47. See, for example, the testimony of Joseph Minarik, then an economist with the Brookings Institution, and of Robert Greenstein. U.S. House of Representatives, Committee on Ways and Means, Federal Tax Treatment of Low-Income Workers. Greenstein estimated that the real value of the EITC in 1985 would be less than one-half its original value in 1975.

48. Quoted in Smith, “New GOP Leadership,” 521. Republican efforts to change their image increased visibly after the 1982 elections. Their loss of 26 House seats was the largest midterm setback in over half a century.

49. Conlan, Wrightson, and Beam, Taxing Choices, 48.

50. Birnbaum and Murray, Showdown at Gucci Gulch; Conlan, Wrightson, and Beam, Taxing Choices. Conlan, Wrightson, and Beam (pp. 46–9) argue that Reagan did not view tax reform simply as a defensive maneuver to hold the Democrats in check. Reagan also equated tax reform with further reductions in tax rates.

51. To be fair, the Carter administration did increase payroll taxes in 1977. On the other hand, so did Reagan in 1983.

52. Mondale did try to make fairness a key theme of the 1984 presidential election. He referred to Republicans as the party “of the rich, by the rich, and for the rich” (cited in Demkovich, “Fairness Issue,” 1648), and appealed directly to Reagan Democrats on grounds of economic self-interest. Many voters found it difficult to square Mondale's commitment to fairness with his pledge to raise taxes and avid courtship of special interest groups. More-over, to many white, working-class ears, “fairness” was a code word for affirmative action and preferential treatment of minorities. By the same token, the Democratic leadership did not pay more than lip service to Reagan Democrats or independents. Mondale and the Democratic National Committee bet that increasing their support among traditional bases – organized labor, blacks, Hispanics, women, and the elderly – would be enough to win.

53. Wilson, James Q., Political Organizations (New York: Basic Books, 1973)Google Scholar, chapter 16.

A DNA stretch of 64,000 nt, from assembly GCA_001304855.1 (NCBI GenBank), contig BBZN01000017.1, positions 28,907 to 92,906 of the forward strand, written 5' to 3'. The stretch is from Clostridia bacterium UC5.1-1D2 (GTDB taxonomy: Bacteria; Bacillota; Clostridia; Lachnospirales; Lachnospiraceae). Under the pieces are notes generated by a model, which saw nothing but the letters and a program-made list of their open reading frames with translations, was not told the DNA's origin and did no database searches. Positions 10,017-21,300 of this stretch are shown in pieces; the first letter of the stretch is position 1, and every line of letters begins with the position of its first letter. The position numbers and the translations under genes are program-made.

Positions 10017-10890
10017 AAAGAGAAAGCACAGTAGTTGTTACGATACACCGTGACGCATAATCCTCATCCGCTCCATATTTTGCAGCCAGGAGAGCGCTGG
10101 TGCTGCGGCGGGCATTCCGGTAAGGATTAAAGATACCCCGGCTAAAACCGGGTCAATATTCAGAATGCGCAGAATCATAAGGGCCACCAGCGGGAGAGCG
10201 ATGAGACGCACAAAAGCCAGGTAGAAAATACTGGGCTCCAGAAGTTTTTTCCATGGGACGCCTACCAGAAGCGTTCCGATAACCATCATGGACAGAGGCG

54. U.S. Department of the Treasury, Tax Reform for Fairness, Simplicity, and Economic Growth (Washington, D.C.: Department of the Treasury, 1984), 71Google Scholar.

55. For a discussion of how problems, solutions and politics come together to form “policy windows,” see Kingdon, John, Agendas, Alternatives, and Public Policy (Boston: Little, Brown, 1984)Google Scholar.

56. Less efficient options included increases in the standard deduction and personal exemption, which would benefit all taxpayers regardless of need. Interview with Gene Steuerle, February 1991.

57. Steuerle, Gene, “The Integration of Tax and Transfer Systems Part 2: A Negative Earnings Tax (NET),” Tax Notes 50, no. 1 (01 7, 1991): 8990Google Scholar.

58. Interview with Gene Steuerle, February 1991.

59. “After Years of Debate, Welfare Reform Clears,” Congressional Quarterly Almanac 1988 (Washington, D.C.: Congressional Quarterly, 1988): 349–64; Congressional Record, May 22, 1985, S6861–75; U.S. House of Representatives, Committee on Ways and Means, Sub-committee on Public Assistance and Unemployment Compensation, Welfare Reform, March 13, 1987; U.S. Congress, Joint Committee on Taxation, “Federal Tax Treatment of Individuals Below the Poverty Line,” in Senate Finance Committee, Tax Reform Proposals – IV (People Below Poverty Line).

60. The act also tried to make it easier for recipients to move off AFDC and into the labor force by extending their Medicaid coverage, making permanent the Win and Win Demonstration programs, and increasing the standard deduction and personal exemption.

61. On the salience of welfare reform to working-class whites, see Edsall, Chain Reaction.